One of the most vocal critics is security analyst and newspaper columnist Shireen Mazari, praised by supporters as a champion of Pakistan’s independence. Patterson’s Aug. 27 letter to Mir Shakil-ur-Rahman, head of the media group that owns the News newspaper and Geo Television, complained that Mazari’s column and talk shows had made “wildly incorrect” charges that could endanger Americans’ safety. In particular, Patterson objected to Mazari’s “baseless and inaccurate allegation” that Washington-based Creative Associates International, a contractor for the U.S. Agency for International Development with offices in Africa, Central Asia and the Middle East, was a “CIA front-company.”

In a telephone interview Sunday, Mazari said: “I definitely have concerns about the Americans’ intentions here, especially that they would like to get access to our nuclear assets. The U.S. mind-set is suspicious of strong Muslim states, and there is a certain imperial arrogance in their behavior that Pakistanis like me don’t like.”

Many Pakistanis see the United States as the latest in a long line of usurpers. “It’s like history repeating itself, from the time the East India Company came out here,” Mazhar Salim, 52, a phone-booth operator in Islamabad, said last weekend. “We are a Muslim country, and the non-Muslim world, the Americans and the Jews and the Indians, are all threatened by our civilization.”

U.S. and Pakistani officials, who agreed to discuss the relationship on the condition of anonymity, said that much of the anti-Americanism reflected jousting among Pakistani politicians and retired military leaders, who often use the media to discredit one another.

Haqqani, the Pakistani ambassador, is a frequent target, accused of being too pro-American or, more recently, even pro-Indian. His letter asking for an explanation of visa denials was leaked to the Indian media, arousing suspicion that a foe of the government had sought to doubly discredit him.

But even those Pakistani officials who allege that the intelligence service has a blacklist say that the delay in issuing official visas is as much the United States’ fault as it is Pakistan’s.

Many more visa applications have been approved than rejected, one official said, and those sent back are “usually the ones without a clear description on the forms about what they’re going to do” in Pakistan. “Sometimes the forms just say ‘work for the U.S. government.’ All we’ve done is returned those forms and said, ‘Hey, what are you going to do?’ “

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8 comments

  1. Hahahahaha,the cartoon is brilliant!

    i think its locking both of its hands in the trap, not just one.


  2. lol!!!! well described uncle sam!
    anti-American sentiment will grow and its better to let them grow! Apart from inside country efforts we need to think about people who are representing pakistan in outside world. In particular the embassy of pakistan in US. haqqani the pro-american, pro Indian mole (courtesy to PKKH) should be kicked out of that seat. But who will kick him out? zardari? ha!! in the past few weeks zardari is busy in spending nation’s money in foreign tours. All he doing is begging! Begging and begging! And now the closest and sincere friend countries are not close any more. They do not trust us any more. The current incapable hands of so called elected (over banazir dead body) government is not reading the minds of pakistaniz. They are losing the hidden defence and friends of Pakistan. “chragh Tale andhera” meaning “just below the lantern – lies the darkness”. Instead of building strong ties with Iran, China and Saudi Arabia, the current government is doing every black and white to get the war on terror collation fund. For goodness sake, look at your economy!!!!!!!!!! Compare GNP of the country with nearest countries like Bangladesh, india and far east nations. We are drowning and drowning fast!!! Americans are drowning and they know this very well but they will take us with them.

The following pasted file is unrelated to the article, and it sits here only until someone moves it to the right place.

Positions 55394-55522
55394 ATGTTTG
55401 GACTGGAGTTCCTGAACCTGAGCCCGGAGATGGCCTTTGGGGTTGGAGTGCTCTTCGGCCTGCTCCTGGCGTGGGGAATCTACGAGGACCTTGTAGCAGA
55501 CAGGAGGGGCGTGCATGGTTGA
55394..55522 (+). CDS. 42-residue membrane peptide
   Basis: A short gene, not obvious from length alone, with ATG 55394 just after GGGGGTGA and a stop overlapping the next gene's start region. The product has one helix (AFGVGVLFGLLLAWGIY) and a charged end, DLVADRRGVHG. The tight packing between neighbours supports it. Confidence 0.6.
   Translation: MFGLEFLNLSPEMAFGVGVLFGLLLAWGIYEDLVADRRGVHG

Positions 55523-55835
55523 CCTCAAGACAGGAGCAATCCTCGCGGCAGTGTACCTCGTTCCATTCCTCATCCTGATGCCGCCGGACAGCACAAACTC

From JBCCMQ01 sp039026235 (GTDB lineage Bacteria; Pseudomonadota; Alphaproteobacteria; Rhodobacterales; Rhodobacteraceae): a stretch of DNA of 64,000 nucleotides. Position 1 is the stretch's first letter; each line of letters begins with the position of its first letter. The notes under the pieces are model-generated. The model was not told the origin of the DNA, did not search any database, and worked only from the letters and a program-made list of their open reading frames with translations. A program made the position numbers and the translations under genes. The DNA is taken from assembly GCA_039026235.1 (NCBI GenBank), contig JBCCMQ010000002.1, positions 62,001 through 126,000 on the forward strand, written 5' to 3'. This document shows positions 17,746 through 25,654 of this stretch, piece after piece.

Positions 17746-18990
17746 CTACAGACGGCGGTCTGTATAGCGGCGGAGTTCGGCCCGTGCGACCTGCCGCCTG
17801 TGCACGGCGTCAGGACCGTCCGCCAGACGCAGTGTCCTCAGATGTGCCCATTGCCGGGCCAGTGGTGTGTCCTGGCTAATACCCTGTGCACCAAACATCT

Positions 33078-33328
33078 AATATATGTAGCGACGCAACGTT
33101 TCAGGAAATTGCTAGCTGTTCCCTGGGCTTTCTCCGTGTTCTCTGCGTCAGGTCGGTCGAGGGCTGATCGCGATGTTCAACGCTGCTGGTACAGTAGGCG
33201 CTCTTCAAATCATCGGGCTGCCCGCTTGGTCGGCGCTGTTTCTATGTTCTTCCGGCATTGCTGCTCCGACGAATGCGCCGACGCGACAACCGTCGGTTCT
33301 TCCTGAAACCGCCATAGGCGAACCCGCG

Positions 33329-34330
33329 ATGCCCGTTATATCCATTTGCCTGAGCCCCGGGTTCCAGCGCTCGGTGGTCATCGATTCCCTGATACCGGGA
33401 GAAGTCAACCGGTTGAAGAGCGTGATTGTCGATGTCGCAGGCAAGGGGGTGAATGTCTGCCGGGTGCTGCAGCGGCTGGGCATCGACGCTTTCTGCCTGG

its the time for Pakistan to think again on war on terror. this war is not doing any GOOD to our economy and our nation on masses. it will only benefit zardariz and Co bank accounts with collation fund dollars. Zardari will never give up unless his son or daughter killed in a drone attack. Daily killings of innocent people both in Pakistan and Afghanistan is carrying no weight for them but the creator is watching and It is my firm belief that God will not let this blood go waste.

    blessing to the media in Pakistan which is doing something everyday to open the eyes of sleeping nation. I feel we still need more bold facts and figures about the MNAs and MPAs assets and there wrong doings. Honest to GOD this is only way to stop them from killing this poor nation who is already killed by political crisis, corruption, judge crisis, sugar crisis bla bla bla. I am near to pull my hair out. What the fuck is this!!!!!!!!!!! in 21st century we are still not able to control the basic needs of the people.

    Jag Pakistani Jag


  3. One leg in iraq n other in afghanistan. Wait for fews days u bloody zionist jews n americans. America’s throat will in pakistan’s hand in a matter of time.

    Im nt sure abt the leg in IRAQ bt i can assure u that the leg in Afghsnistan wil b cut into pieces. Thnx for Afghan Taliban commanders as well as ISI n Pak ARMY.


  4. Its high time. Kiyani shud lead the nation and shud urgently cut-off all ties with US in the WAR on TERROR.
    America shud b given only two choices, either to negotiate with TALIBAN n leave Afghanistan or they would expect nuclear power PAKISTAN standing for TALIBAN, which might lead to total collapse of AMERICAN EMPIRE in the world.

    U AMERICANS. Now BEWARE of PAKISTAN n muslims across the world. Time has come PAKISTAN is gonna rise to take lead frm front for muslim world.


  5. Who the hell this bitch “Ann. w Patterson” is, who has written letters to Pakistani “Media Controllers”.


  6. Asalam o Alaikum
    very nice pic. and rightly so. uncle same is stuck and this has happen in past as well a super power doing rubbish every where and at last falls.
    insha-ALLAH we will soon see america down.
    ALLAH Pakistan ka hami o nasir


  7. Hey Salaam,

    Good article, and good pic. in my mind the picture above should be changed from a leg in Iraq, a leg in Afghanistan…To both legs in Afghanistan and both arms in pakistan…. and a spit(to show the slow roasting effect) should be introduced…haha, because lets face it thats what it looks like is happening, The US can’t leave “afpak”(as they call it) and soon it won’t be able to even if it wanted…


  8. Ahmed Quraishi’s article “If fired, Haqqani threatens to unveil ‘reams’ of Pakistan’s secrets” is a prime example of how this journalist is able to twist and manipulate facts in order to provoke hate and anger amongst the Pakistani community. As the title of Quraishi’s article states, it seems that if Ambassador Haqqani were to be removed from his post, he would threaten to disclose Pakistan’s secrets.

    http://ahraza.wordpress.com/2009/10/13/how-ironic-is-ironic/